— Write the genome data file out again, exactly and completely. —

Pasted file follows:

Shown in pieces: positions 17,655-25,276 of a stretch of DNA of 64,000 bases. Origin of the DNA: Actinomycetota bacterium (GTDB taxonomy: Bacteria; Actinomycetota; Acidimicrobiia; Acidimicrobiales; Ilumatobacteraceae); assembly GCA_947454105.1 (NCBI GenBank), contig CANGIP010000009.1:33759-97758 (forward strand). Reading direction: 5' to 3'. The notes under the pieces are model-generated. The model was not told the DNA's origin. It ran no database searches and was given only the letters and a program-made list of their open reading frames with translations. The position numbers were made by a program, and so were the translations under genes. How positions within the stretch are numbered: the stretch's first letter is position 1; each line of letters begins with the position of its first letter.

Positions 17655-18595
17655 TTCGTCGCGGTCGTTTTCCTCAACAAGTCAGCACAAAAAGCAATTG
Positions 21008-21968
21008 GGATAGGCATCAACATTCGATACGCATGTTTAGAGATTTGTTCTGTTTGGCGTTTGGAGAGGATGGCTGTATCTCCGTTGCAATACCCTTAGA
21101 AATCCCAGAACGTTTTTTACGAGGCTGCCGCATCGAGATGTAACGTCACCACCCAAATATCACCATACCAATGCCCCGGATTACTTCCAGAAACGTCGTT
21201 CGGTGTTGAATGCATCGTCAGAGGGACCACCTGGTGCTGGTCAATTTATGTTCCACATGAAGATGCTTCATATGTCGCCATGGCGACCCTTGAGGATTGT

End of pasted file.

Shown in pieces: positions 17,655-25,276 of a stretch of DNA of 64,000 bases. Origin of the DNA: Actinomycetota bacterium (GTDB taxonomy: Bacteria; Actinomycetota; Acidimicrobiia; Acidimicrobiales; Ilumatobacteraceae); assembly GCA_947454105.1 (NCBI GenBank), contig CANGIP010000009.1:33759-97758 (forward strand). Reading direction: 5' to 3'. The notes under the pieces are model-generated. The model was not told the DNA's origin. It ran no database searches and was given only the letters and a program-made list of their open reading frames with translations. The position numbers were made by a program, and so were the translations under genes. How positions within the stretch are numbered: the stretch's first letter is position 1; each line of letters begins with the position of its first letter.

Positions 17655-18595
17655 TTCGTCGCGGTCGTTTTCCTCAACAAGTCAGCACAAAAAGCAATTG
Positions 21008-21968
21008 GGATAGGCATCAACATTCGATACGCATGTTTAGAGATTTGTTCTGTTTGGCGTTTGGAGAGGATGGCTGTATCTCCGTTGCAATACCCTTAGA
21101 AATCCCAGAACGTTTTTTACGAGGCTGCCGCATCGAGATGTAACGTCACCACCCAAATATCACCATACCAATGCCCCGGATTACTTCCAGAAACGTCGTT
21201 CGGTGTTGAATGCATCGTCAGAGGGACCACCTGGTGCTGGTCAATTTATGTTCCACATGAAGATGCTTCATATGTCGCCATGGCGACCCTTGAGGATTGT